Individually shortened duration versus standard duration of elastic compression therapy for prevention of post-thrombotic syndrome: a cost-effectiveness analysis

Elham E. Amin, Arina J. ten Cate-Hoek, Annemieke C. Bouman, Karina Meijer, Lidwine Tick, Saskia Middeldorp, Guy Mostard, Marije ten Wolde, Simone van den Heiligenberg, Sanne van Wissen, Marlene van de Poel, Sabina Villalta, Erik Serné, Hans Martin Otten, Edith Klappe, Paolo Prandoni, Martin H. Prins, Hugo ten Cate, Manuela A. Joore

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Abstract

Background: The IDEAL DVT study showed that it was safe to shorten the duration of elastic compression therapy on an individualised basis after deep vein thrombosis for prevention of post-thrombotic syndrome. In this study, we assessed the cost-effectiveness of this strategy. Methods: IDEAL DVT was a multicentre, randomised, non-inferiority trial that included patients with acute proximal deep vein thrombosis of the leg. After 6 months of elastic compression therapy, patients were randomly assigned (1:1) to the standard 2 years of elastic stocking compression therapy or shortened duration of compression therapy based on the patient's Villalta score. For our cost-effectiveness analysis, we assessed quality-adjusted life-years (QALYs), measured with the three-level version of EQ-5D (EQ-5D-3L; Dutch and UK tariff) and the 36-item Short Form Health Survey (SF-36), and costs in € (health-care and societal perspective) according to the intention-to-treat approach. Data were collected at 3, 6, 12, and 24 months after diagnosis of thrombosis. We calculated incremental net monetary benefit using a QALY threshold of €30 000, and obtained bootstrapped means and 95% CIs. IDEAL DVT is registered with ClinicalTrials.gov, number NCT01429714. Findings: Between March 22, 2011, and July 1, 2015, 865 patients were enrolled in IDEAL DVT. 437 were assigned to individualised duration of elastic compression therapy and 428 to standard duration of elastic compression therapy. Nine patients were eventually excluded because of recurrent venous thromboembolism within 6 months after the first event. From a societal perspective, for every QALY lost measured with the EQ-5D Dutch tariff, cost savings were €305·992 (incremental net monetary benefit €3205, 95% CI 502–5741), and for every QALY lost based on the Short-Form Six-Dimension (SF-6D) utility score (derived from SF-36), cost savings were €6030·941 (€3540, 95% CI 1174–5953). Using the UK tariff for EQ-5D, the individualised strategy was more effective and less costly (€4071, 1452–6647). The probability that the individualised strategy was cost-effective was 99% at a threshold of €30 000 per QALY (EQ-5D Dutch tariff). Interpretation: Individually shortened duration of elastic compression therapy was cost-effective compared with standard duration elastic compression therapy. Use of an individualised approach to elastic stocking compression therapy for the prevention of post-thrombotic syndrome after deep vein thrombosis could lead to substantial costs savings without loss in health-related quality of life. Funding: Netherlands Organisation for Health Research and Development.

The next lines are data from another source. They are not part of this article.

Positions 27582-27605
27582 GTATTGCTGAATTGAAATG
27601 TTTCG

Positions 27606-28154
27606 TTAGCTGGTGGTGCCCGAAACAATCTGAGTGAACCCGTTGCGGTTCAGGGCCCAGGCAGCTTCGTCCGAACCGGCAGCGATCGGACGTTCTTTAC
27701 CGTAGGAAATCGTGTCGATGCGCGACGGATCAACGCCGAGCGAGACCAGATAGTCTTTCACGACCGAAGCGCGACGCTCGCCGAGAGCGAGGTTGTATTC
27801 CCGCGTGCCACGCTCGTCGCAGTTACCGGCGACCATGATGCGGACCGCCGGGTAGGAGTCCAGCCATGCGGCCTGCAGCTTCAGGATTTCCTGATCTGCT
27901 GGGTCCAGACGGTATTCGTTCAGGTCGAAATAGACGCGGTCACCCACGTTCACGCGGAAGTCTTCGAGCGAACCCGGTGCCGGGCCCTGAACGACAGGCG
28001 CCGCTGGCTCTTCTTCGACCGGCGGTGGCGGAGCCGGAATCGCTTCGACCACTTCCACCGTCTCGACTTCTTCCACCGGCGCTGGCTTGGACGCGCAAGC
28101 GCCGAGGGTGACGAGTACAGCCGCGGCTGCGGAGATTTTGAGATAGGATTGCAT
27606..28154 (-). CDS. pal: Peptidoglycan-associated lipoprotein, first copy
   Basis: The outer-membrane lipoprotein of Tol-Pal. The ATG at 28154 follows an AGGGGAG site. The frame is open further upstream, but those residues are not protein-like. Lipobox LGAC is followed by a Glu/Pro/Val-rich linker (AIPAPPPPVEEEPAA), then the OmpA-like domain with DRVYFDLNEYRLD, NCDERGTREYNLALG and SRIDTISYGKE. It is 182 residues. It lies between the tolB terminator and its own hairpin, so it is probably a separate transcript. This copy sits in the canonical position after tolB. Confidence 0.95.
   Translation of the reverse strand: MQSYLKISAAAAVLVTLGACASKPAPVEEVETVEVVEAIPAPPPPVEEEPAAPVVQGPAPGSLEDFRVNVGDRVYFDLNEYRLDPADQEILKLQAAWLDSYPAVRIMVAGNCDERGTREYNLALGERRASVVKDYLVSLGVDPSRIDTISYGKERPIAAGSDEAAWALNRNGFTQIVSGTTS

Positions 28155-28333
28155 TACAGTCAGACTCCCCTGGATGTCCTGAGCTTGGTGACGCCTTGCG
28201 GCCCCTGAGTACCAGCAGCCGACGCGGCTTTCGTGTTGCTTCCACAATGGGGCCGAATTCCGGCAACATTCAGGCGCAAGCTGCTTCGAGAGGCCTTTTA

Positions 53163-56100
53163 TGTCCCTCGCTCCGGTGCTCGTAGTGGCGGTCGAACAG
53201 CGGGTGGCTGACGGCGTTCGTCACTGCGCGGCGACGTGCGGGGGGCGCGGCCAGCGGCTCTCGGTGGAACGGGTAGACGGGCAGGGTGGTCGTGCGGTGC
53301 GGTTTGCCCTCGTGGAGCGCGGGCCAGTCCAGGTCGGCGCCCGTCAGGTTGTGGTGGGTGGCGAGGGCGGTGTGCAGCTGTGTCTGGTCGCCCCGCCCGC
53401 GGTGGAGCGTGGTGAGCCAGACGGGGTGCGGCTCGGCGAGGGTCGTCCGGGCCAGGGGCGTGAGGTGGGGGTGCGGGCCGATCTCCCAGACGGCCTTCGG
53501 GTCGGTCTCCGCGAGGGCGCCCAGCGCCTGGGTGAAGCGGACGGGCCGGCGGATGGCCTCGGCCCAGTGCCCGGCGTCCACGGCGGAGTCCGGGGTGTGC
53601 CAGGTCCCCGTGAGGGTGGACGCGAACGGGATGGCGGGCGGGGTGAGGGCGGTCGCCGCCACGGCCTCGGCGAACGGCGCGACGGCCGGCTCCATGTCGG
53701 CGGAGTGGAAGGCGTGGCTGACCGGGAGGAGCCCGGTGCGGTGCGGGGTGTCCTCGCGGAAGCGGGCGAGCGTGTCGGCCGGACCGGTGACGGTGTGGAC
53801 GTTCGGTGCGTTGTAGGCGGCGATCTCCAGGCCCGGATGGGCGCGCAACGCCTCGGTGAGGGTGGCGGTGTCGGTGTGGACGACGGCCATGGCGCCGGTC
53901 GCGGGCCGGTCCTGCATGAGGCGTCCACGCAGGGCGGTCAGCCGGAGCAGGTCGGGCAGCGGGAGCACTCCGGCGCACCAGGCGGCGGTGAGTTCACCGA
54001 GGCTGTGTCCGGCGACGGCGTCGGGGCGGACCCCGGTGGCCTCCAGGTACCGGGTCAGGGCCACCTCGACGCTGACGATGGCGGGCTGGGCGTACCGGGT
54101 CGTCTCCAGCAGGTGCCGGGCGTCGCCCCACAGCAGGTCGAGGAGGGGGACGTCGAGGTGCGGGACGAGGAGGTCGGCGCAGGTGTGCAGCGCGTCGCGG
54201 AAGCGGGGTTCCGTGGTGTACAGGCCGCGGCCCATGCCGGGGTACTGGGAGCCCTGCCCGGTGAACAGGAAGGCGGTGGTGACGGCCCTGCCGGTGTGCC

Original languageEnglish
Pages (from-to)e512-e519
JournalLancet haematology
Volume5
Issue number11
Early online date9 Oct 2018
DOIs
Publication statusPublished - 2018

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